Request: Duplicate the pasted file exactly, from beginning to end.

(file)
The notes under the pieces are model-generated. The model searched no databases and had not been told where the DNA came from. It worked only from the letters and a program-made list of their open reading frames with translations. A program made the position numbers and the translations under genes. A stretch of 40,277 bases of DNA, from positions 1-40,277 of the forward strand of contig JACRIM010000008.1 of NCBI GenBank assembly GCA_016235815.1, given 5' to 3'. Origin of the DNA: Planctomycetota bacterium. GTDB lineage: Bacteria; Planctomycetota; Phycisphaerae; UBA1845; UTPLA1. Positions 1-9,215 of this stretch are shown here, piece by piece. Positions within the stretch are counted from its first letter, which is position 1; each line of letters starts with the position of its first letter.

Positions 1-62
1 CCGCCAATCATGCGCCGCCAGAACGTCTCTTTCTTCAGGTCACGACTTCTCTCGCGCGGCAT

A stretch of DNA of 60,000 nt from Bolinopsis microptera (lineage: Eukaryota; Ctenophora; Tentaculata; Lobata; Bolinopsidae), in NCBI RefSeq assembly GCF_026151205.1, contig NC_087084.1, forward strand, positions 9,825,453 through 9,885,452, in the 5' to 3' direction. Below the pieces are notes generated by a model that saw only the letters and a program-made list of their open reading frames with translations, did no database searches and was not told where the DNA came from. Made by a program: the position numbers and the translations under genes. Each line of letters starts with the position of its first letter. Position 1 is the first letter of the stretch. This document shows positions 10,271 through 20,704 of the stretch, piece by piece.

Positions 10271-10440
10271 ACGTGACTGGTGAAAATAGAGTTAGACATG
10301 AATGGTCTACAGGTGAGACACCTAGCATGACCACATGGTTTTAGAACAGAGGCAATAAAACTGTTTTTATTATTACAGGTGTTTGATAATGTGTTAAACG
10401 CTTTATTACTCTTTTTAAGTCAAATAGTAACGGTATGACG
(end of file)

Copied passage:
The notes under the pieces are model-generated. The model searched no databases and had not been told where the DNA came from. It worked only from the letters and a program-made list of their open reading frames with translations. A program made the position numbers and the translations under genes. A stretch of 40,277 bases of DNA, from positions 1-40,277 of the forward strand of contig JACRIM010000008.1 of NCBI GenBank assembly GCA_016235815.1, given 5' to 3'. Origin of the DNA: Planctomycetota bacterium. GTDB lineage: Bacteria; Planctomycetota; Phycisphaerae; UBA1845; UTPLA1. Positions 1-9,215 of this stretch are shown here, piece by piece. Positions within the stretch are counted from its first letter, which is position 1; each line of letters starts with the position of its first letter.

Positions 1-62
1 CCGCCAATCATGCGCCGCCAGAACGTCTCTTTCTTCAGGTCACGACTTCTCTCGCGCGGCAT

A stretch of DNA of 60,000 nt from Bolinopsis microptera (lineage: Eukaryota; Ctenophora; Tentaculata; Lobata; Bolinopsidae), in NCBI RefSeq assembly GCF_026151205.1, contig NC_087084.1, forward strand, positions 9,825,453 through 9,885,452, in the 5' to 3' direction. Below the pieces are notes generated by a model that saw only the letters and a program-made list of their open reading frames with translations, did no database searches and was not told where the DNA came from. Made by a program: the position numbers and the translations under genes. Each line of letters starts with the position of its first letter. Position 1 is the first letter of the stretch. This document shows positions 10,271 through 20,704 of the stretch, piece by piece.

Positions 10271-10440
10271 ACGTGACTGGTGAAAATAGAGTTAGACATG
10301 AATGGTCTACAGGTGAGACACCTAGCATGACCACATGGTTTTAGAACAGAGGCAATAAAACTGTTTTTATTATTACAGGTGTTTGATAATGTGTTAAACG
10401 CTTTATTACTCTTTTTAAGTCAAATAGTAACGGTATGACG